So she had again been headed to the store for more milk. She hadn’t felt like leaving the house, but she needed it. She longed for the days of a milkman who delivered every morning directly to the doorstep. She was tired, the week had been long, but she had set out anyway.
On her way to the store, she got sidetracked. She had been looking up at the sky, and she had turned. Usually she walked looking out for the cracks. Ever since her walks had become dog-less, she had developed a fear of tripping, which grew especially strong when she was carrying the heavy milk. To this Sunday, however, there was an unidentifiable lightness. So she was looking up as she walked, and looking up she saw a clear sky. She tried, but could remember nothing quite like this. It was so bright. There were no noises. The day seemed concentrated in the light, clear vacuum of that sky. Then she looked in front of her and she saw the green.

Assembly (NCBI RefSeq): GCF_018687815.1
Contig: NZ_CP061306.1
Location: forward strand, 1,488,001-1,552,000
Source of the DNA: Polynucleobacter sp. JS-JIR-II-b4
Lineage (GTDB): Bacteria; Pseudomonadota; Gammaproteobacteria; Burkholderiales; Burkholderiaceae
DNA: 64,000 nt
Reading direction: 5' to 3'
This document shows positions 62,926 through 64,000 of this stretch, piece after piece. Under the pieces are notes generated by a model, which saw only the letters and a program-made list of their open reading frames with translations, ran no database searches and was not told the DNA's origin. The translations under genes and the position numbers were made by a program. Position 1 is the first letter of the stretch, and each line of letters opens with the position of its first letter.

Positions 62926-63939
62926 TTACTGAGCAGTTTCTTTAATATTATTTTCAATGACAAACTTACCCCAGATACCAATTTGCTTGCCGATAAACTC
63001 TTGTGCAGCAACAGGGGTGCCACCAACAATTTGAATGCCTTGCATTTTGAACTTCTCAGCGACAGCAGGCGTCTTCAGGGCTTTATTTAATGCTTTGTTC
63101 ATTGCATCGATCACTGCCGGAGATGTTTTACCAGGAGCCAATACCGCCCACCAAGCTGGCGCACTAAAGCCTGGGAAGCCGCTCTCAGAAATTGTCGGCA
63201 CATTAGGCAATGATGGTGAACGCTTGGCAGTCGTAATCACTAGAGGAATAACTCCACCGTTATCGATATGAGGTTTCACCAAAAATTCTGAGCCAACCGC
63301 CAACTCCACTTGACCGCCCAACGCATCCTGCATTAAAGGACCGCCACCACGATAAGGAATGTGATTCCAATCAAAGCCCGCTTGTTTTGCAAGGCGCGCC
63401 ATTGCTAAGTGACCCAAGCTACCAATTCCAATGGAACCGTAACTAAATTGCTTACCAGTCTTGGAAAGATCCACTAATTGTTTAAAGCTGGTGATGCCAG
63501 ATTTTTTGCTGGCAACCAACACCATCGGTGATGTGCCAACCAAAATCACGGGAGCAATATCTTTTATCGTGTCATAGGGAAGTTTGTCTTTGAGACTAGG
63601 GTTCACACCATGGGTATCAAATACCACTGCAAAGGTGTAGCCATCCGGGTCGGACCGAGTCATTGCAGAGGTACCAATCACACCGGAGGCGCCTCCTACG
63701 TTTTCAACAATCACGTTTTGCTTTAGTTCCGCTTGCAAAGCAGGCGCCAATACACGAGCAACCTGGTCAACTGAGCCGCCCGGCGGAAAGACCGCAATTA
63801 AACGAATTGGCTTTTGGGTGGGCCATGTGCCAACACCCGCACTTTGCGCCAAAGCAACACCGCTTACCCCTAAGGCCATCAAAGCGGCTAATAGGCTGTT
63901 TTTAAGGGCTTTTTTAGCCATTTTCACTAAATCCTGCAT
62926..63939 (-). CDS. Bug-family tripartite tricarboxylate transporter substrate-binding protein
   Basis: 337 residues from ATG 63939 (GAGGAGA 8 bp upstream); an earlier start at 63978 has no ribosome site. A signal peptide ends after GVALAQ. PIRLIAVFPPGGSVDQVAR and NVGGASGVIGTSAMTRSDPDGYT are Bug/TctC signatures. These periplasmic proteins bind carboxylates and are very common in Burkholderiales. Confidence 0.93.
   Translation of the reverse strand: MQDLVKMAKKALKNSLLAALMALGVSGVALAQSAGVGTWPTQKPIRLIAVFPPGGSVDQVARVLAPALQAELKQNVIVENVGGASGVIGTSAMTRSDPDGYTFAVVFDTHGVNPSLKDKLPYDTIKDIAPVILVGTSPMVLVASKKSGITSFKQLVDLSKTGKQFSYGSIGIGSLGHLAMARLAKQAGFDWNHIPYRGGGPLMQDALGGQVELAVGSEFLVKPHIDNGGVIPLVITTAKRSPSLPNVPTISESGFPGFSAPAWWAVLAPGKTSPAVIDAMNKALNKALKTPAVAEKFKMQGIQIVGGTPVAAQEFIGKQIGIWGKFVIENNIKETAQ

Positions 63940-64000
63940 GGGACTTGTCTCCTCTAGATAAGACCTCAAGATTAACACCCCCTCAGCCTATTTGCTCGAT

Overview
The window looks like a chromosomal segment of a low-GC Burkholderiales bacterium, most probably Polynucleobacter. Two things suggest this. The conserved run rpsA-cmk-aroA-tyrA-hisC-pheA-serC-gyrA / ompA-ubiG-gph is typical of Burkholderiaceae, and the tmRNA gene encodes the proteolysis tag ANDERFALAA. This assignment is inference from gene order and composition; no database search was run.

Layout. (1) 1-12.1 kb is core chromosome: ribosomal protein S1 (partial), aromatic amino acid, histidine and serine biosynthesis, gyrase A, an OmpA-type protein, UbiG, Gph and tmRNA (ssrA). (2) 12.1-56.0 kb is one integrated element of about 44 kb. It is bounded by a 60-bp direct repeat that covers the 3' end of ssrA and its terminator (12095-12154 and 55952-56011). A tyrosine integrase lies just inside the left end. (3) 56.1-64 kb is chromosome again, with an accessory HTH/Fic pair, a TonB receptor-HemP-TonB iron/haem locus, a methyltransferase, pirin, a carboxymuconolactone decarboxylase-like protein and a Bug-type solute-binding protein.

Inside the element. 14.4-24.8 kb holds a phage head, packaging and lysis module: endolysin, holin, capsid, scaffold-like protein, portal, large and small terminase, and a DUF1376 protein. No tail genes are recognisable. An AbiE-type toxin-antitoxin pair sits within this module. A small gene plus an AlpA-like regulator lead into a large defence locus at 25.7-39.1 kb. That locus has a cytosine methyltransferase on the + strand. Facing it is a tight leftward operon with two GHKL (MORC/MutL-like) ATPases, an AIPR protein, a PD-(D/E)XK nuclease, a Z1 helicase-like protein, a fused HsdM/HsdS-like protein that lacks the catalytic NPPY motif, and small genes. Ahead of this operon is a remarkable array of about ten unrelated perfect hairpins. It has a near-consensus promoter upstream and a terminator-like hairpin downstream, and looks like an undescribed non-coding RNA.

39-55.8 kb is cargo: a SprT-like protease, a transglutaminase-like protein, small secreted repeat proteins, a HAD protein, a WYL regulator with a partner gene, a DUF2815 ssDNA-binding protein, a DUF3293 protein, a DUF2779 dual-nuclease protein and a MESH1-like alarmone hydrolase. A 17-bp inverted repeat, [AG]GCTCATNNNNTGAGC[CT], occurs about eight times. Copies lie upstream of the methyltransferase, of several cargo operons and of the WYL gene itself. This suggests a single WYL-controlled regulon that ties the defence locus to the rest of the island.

She never watched the news, so she wouldn’t have seen it if it hadn’t been for Mabel. She was surprised Mabel still had her number. She hadn’t seen Mabel in maybe three years.
At the time it happened, she hadn’t known she was being taped. The park was big, and they must have filmed her from afar. She would have been nervous if they had tried to interview her. Who would ever have thought it: her on the nightly news – and with a bird? But there it was. God, she was even smiling. She felt like she hadn’t seen a smile like that in her picture since the times when little her would dress up and ride about on dog-back.
One thing that she knew was different was that it should have been raining hard. There should have been thunder. June was always wet, or at least overcast, usually gloomier than winter. It had indeed been raining the whole week until then.
The woman in this clip has been identified since earlier. If you were with us during the seven o’ clock hour, then you’ve already seen this, but I believe it’s worth a second look. Me too, I really love this footage. Now, you know we’re having some very unusual weather, and it’s great to see how the residents around town have been taking advantage of the sunshine. It sure is. We had a crew out in the park to get footage of some of the blooming flowers. During a cigarette break, our cameraman happened upon and captured this scene: